More and more Americans are considering renting a car instead of buying one. There are a lot of differences between lease and purchase. Buying means that you own this car, while leasing, you are renting it from the dealer for a certain length of time. Why people choose to lease despite the pleasure of owning a car by themselves?

First of all, the monthly payments for a lease are usually lower than for a loan. Also, you can buy the vehicle at the end of the lease for a pre-arranged price.

Second, you don’t have to worry about maintenance. Many new cars offer a warranty that lasts at least three years, which includes most of the repairs. Leasing arrangements largely eliminate the hazards of a significant unforeseen expense.

Finally, if you use your car for business purposes, a lease will often afford you more tax write-offs than a loan.

Lease payments depend on factors including:

Sale Price

This is negotiated with the dealer, as with a vehicle purchase.

Length of the lease

This is the number of months you agree to lease the car.

Expected mileage

The lease sets a certain maximum number of miles you can drive the car each year. Most leases come with a 10,000-mile annual allotment. The monthly payment will increase slightly if you go for a higher yearly mileage.

Residual Value

This is the value of the vehicle at the end of the lease, with its depreciation figured in. If you decide to purchase the vehicle once the lease expires, this is the amount you will pay.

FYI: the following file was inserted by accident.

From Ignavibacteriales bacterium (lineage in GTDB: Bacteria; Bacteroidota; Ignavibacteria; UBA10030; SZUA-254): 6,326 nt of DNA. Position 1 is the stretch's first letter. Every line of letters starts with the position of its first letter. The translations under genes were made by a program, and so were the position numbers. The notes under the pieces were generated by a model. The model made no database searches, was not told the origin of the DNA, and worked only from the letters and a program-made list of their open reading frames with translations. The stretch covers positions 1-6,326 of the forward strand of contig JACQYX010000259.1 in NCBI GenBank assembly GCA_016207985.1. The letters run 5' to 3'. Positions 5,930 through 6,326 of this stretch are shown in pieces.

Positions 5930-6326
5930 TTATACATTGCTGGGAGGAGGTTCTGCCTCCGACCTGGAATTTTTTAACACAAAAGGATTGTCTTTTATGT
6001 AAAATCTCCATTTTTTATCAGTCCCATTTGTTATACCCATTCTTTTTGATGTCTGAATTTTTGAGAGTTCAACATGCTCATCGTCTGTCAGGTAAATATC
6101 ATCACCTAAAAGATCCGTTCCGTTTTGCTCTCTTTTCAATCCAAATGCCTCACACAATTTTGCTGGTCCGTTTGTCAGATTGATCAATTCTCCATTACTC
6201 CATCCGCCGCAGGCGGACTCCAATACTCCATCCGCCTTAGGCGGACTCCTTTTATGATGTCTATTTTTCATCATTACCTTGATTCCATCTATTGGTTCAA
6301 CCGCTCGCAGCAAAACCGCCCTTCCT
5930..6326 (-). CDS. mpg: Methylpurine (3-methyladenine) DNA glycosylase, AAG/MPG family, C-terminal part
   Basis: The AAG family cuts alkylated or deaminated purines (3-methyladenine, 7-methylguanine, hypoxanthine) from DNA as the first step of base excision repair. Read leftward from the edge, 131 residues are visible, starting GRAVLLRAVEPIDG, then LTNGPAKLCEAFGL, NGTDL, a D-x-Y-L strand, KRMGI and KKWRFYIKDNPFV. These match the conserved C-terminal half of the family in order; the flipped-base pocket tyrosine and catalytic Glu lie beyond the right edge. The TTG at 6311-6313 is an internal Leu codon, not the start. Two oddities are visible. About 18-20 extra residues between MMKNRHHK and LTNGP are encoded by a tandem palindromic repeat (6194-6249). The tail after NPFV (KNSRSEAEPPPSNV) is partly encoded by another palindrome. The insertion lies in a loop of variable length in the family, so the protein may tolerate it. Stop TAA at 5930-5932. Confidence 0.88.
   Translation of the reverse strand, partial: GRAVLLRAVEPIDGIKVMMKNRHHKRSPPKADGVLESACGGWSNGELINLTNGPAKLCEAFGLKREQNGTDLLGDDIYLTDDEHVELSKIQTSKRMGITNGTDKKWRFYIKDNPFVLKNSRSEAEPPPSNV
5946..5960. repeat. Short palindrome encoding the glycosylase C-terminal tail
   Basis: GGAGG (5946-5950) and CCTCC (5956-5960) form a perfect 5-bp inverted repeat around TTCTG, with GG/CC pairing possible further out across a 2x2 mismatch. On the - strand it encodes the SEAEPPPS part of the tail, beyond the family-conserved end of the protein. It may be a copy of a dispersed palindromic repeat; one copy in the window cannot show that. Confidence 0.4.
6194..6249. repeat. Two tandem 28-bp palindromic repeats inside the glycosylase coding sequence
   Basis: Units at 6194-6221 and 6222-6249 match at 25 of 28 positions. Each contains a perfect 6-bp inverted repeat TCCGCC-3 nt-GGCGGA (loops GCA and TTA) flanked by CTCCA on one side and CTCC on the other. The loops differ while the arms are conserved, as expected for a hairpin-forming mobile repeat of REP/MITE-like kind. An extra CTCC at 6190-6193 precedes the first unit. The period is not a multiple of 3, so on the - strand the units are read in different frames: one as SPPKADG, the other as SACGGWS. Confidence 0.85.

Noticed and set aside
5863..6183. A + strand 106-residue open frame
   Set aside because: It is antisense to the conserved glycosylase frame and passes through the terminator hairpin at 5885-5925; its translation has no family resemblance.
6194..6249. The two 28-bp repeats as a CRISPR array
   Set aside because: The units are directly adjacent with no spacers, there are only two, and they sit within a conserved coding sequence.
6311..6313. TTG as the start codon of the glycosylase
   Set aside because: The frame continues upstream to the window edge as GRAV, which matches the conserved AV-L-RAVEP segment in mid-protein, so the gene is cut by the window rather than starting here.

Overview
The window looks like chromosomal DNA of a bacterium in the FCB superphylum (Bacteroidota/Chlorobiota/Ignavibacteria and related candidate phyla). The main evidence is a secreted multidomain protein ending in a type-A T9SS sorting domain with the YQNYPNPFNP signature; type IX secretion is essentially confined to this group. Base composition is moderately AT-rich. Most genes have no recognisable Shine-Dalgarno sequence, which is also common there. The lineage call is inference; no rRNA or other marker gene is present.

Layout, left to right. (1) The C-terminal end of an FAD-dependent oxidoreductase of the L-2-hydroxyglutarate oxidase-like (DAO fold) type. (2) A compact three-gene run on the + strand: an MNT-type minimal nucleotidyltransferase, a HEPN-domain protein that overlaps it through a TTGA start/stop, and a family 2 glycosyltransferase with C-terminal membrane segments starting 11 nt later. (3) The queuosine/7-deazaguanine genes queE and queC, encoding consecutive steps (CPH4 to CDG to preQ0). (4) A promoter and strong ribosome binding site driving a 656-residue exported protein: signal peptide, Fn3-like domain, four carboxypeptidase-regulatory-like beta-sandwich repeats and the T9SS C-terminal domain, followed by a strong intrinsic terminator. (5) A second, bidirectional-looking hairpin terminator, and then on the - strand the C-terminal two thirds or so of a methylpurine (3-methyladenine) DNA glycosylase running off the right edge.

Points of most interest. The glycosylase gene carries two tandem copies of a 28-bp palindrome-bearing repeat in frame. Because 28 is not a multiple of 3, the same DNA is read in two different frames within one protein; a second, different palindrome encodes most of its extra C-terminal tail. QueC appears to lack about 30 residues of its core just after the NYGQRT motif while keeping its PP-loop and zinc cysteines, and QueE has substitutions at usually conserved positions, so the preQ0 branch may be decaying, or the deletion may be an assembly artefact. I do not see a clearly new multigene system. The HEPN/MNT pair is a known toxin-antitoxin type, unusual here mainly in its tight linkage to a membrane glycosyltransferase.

Rent Charge

This fee is shown as a dollar figure rather than a percentage, but it is the equivalent of an interest charge.

Taxes and Fees

These are added into the lease and affect the monthly cost.

However, there are disadvantages of leasing.

First of all, the car you rent doesn’t belong to you. In this case, it means you can’t sell the car or trade it in to reduce the cost of your next vehicle.

Second, the contract discourages any customization. In fact, the finance company may require that you reverse any modifications prior to returning it, which can be both a pain and an extra expense.

Also, if the car is totaled in an accident before the end of your lease, you may be liable for some costs not covered by your car insurance unless the lease includes car gap insurance. This type of insurance covers any costs that might be required before the lease expires, even if the car is scrap.

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